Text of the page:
Fortem Technologies designs and builds counter drone capabilities. The company was recently recognized by the Association for Unmanned Vehicles Systems International with the organization’s Xcellence award. We spoke with Tim Bean, CEO of Fortem about the state of UAS, counter UAS development and why the company earned a $15 million Series A round of funding from one of the largest aerospace firms in the world.
To date, there has been more than a billion dollars invested into counter UAS technology, according to Bean. Fortem was funded in part to continue the evolution of counter UAS capabilities. Although Boeing tested several different radar systems, it found Fortem’s TrueView radar system to be the highest performing. In the past, Bean said, radio frequency was used to monitor drones, but now with Fortem’s radar capabilities, the radar approach can monitor a no-fly zone for any drones flying autonomously or on initial way points.
The distributed networked TrueView radar system can scale from a single building to cover an entire metro using multiple radars. The system was developed to provide a full 120- by 120-degree field of view of multiple objects at speed with algorithms that are tuned into the drone world, Bean said. The Fortem team also spent a lot of time marrying its chips with its software to eliminate any false positives that might arise.
In addition to Boeing, Fortem received funding support from Mubadala, one of the largest industrial investors targeting the Middle East.
Fortem’s Current Focus
Since receiving funding in March, Fortem has continued to pursue waivers and other work to show the Federal Aviation Administration that beyond visual line of sight flights are possible, Bean says. Along with Boeing, Fortem is working with 40 UAV manufacturers and air traffic manufacturers on the issue. “I think the government and FAA have both been very supportive to opening the airspace as long as the safety case can be shown,” he said.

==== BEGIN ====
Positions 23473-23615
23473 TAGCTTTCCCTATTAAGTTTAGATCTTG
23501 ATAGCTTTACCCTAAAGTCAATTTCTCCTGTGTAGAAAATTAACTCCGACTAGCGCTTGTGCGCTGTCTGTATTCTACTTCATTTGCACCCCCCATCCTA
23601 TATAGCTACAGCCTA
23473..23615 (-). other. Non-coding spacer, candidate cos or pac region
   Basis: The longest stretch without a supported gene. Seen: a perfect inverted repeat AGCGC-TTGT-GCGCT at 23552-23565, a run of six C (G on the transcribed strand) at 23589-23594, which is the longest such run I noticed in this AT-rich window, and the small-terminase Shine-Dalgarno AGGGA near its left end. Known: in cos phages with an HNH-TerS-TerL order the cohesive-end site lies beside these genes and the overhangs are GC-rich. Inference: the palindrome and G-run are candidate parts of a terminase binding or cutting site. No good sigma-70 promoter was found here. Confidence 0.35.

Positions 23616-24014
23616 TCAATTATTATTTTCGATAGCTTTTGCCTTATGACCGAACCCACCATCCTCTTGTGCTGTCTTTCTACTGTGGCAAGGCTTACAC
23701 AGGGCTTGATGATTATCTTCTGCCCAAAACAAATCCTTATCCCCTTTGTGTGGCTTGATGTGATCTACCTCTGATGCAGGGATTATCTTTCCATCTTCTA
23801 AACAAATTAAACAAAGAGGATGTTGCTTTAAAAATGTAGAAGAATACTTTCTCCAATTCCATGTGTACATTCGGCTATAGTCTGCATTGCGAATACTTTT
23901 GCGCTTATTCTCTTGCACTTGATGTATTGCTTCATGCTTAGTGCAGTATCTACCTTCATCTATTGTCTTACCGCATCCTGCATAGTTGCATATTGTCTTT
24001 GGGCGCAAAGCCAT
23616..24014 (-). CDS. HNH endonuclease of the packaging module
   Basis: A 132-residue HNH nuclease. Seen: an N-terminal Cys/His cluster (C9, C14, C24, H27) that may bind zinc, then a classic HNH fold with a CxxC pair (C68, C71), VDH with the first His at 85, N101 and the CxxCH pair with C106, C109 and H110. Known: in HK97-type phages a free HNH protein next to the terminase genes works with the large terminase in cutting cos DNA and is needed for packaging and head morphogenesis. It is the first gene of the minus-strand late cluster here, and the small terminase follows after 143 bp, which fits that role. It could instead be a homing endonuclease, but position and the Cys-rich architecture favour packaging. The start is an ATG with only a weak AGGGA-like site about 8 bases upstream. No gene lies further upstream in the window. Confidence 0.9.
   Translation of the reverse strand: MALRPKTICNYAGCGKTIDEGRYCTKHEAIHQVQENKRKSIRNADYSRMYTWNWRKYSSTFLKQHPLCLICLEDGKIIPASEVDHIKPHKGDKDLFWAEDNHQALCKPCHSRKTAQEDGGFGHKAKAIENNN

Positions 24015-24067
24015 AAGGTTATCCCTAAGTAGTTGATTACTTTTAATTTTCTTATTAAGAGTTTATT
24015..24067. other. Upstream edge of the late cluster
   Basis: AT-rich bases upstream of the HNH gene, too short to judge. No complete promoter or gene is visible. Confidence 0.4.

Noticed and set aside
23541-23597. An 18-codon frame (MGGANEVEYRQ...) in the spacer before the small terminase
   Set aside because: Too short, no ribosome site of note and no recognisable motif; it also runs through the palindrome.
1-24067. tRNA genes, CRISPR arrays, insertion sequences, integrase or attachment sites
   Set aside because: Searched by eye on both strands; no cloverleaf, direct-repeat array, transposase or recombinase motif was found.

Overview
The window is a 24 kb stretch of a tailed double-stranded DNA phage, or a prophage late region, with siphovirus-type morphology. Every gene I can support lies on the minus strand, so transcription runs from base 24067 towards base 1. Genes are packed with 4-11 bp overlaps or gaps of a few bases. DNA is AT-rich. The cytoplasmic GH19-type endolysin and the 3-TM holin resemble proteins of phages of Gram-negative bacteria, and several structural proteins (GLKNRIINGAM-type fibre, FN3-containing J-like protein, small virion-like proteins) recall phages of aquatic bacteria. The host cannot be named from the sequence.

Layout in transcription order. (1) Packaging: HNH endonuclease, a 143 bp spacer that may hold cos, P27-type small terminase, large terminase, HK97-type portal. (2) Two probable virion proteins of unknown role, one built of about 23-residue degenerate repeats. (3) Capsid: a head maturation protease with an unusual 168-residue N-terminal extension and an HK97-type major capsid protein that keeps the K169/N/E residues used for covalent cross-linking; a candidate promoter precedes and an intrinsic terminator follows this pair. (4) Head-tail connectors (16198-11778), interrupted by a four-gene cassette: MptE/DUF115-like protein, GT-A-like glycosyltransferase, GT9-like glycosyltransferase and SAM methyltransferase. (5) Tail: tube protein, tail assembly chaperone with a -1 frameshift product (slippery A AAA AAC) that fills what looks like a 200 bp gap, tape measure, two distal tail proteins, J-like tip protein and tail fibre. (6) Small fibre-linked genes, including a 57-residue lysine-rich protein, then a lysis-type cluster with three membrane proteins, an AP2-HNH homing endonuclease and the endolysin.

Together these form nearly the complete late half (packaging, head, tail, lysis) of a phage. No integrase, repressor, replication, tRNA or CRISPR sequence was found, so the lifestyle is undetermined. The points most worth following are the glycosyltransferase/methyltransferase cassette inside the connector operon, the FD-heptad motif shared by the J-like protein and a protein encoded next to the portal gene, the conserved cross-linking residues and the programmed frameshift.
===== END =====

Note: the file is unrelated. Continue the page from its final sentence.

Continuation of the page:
In addition to BVLOS prove-out work, Fortem is also working with military and DOD partners to test and prove out its situational air control systems. Fortem also has the DroneHunter, a drone equipped with a sensor package and capture-net that allows a Fortem drone to be deployed and corral an unwanted drone into a net before bringing it to a safe and secure location.
The company is also working with entities in need of counter UAS security. Potential clients are shown the system’s capabilities and then Fortem takes four to six weeks to build the necessary radar units for a given application. After a half-day training period, the clients can purchase the system turn-key or purchase the security system as a service. According to Bean, most clients elect the security as a service option.
The State of UAS
As for the future of Fortem and the overall state of the UAS sector, Bean was excited and short in his response. “The drone revolution is going to start happening,” he said, “and Fortem is in the middle of it.”
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